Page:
In the obligatory capital letters, the stained telegram from nearly 60 years ago delivered big news to the grizzled American expatriate in Cuba.
“AT ITS SESSION TODAY THE SWEDISH ACADEMY DECIDED TO AWARD YOU THE 1954 NOBEL PRIZE FOR LITERATURE AND I WOULD ACCORDINGLY REQUEST YOU TO NOTIFY ME IF YOU ACCEPT THE AWARD AND WHETHER IN THAT CASE IT WOURDBE POSSIBLE FOR YOU TO BE PRESENT IN STOCKHOLM ON NOBEL DAY DECEMBER 10 TO RECEIVE THE PRIZE FROM THE HANDS OF HIS MAJESTY THE KING,” the Nobel official wrote to Ernest Hemingway.
The document is just one of 2,500 scans that the John F. Kennedy Presidential Library and Museum is making available in print form of materials housed at Hemingway’s former Cuban estate, the Finca Vigia.
The material has never been seen outside of Cuba. It includes letters, passports, telegrams, household accounts, recipes, a notebook of hurricane observations, and, yes, even bar bills.
The materials were digitized through the efforts of the US Finca Vigia Foundation under an agreement with the Cuban Council of National Heritage, JFK Library officials said.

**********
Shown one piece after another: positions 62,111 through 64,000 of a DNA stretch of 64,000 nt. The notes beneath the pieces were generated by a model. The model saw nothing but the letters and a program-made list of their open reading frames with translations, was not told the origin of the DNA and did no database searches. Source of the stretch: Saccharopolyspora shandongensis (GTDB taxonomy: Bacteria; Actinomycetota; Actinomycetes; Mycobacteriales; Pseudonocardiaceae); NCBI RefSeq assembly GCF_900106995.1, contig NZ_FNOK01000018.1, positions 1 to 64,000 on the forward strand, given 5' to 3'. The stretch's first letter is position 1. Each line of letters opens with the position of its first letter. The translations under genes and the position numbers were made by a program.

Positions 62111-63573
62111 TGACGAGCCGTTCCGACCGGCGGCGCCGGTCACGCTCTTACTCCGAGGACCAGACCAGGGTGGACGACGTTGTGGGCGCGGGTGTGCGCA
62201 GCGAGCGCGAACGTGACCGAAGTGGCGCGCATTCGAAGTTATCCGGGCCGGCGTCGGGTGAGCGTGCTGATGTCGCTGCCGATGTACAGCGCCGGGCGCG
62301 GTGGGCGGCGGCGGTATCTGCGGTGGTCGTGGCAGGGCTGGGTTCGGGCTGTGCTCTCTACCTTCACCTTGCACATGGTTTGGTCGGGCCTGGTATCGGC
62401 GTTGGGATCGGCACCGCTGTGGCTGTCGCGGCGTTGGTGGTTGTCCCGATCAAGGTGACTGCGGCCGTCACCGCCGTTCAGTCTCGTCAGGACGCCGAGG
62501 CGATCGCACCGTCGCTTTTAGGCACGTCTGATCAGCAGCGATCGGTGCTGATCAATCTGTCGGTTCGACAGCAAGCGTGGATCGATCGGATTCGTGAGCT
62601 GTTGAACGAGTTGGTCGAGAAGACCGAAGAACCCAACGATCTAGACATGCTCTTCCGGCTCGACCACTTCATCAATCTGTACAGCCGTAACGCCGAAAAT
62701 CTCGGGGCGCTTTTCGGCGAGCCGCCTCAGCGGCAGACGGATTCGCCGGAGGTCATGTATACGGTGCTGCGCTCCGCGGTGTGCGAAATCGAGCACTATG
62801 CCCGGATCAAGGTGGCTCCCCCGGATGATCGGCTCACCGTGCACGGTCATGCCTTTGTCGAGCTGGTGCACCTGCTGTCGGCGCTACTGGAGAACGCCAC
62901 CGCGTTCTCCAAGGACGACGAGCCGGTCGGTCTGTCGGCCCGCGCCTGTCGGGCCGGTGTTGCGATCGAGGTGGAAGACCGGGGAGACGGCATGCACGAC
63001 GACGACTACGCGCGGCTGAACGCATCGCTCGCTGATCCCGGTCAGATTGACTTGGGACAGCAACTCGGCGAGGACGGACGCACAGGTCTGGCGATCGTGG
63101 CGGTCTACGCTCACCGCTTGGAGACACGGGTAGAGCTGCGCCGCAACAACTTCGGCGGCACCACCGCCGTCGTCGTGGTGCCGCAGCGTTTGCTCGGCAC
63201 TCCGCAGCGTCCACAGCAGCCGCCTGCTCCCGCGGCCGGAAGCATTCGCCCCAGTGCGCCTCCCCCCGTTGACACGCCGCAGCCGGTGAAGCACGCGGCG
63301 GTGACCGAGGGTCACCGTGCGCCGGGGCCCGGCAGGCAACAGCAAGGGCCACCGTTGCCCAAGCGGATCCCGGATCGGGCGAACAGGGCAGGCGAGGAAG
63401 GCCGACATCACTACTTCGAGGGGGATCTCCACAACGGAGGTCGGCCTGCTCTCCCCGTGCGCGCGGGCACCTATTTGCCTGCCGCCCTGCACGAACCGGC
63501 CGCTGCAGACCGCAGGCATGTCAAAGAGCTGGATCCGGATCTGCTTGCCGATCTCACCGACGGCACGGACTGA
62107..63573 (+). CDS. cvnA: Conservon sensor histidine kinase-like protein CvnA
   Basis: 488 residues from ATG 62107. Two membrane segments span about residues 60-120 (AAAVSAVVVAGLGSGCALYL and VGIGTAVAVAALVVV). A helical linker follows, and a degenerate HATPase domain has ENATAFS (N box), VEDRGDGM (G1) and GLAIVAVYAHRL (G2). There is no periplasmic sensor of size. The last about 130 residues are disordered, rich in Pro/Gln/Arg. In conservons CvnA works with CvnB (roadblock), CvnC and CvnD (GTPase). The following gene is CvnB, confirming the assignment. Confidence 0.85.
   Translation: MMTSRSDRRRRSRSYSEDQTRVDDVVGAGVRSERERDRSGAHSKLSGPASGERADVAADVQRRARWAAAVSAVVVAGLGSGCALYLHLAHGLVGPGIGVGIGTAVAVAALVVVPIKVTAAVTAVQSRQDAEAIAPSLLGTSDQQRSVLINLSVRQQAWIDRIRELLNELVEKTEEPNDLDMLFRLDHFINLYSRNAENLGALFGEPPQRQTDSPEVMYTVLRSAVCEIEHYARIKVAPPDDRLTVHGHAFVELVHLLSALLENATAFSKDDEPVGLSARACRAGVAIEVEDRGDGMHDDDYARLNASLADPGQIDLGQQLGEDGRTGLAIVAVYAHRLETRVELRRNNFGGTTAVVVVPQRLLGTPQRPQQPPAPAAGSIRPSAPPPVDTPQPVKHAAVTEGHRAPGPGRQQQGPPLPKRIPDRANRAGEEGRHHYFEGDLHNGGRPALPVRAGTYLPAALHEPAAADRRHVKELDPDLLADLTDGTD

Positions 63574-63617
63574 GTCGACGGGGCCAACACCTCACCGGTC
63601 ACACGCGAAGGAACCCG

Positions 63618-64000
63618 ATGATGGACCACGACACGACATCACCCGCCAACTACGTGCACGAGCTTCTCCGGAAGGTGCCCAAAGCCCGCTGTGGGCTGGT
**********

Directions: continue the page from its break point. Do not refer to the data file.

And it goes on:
It’s the second release of materials conserved by the Hemingway Museum in Cuba with technical support from the foundation, library officials said.
“We are pleased to make available to researchers copies of these materials that provide a unique glimpse into the everyday life of Ernest Hemingway,” Tom Putnam, director of the library said in a statement. “For a literary figure who is often portrayed as larger than life, this trove of personal ephemera serves to humanize the man and to understand the writer.”
Printed versions of the scans are available for researchers at the library, officials said.
The Ernest Hemingway Collection at the library represents 90 percent of existing Hemingway manuscript materials, making the institution the top center for research on the author, the library said.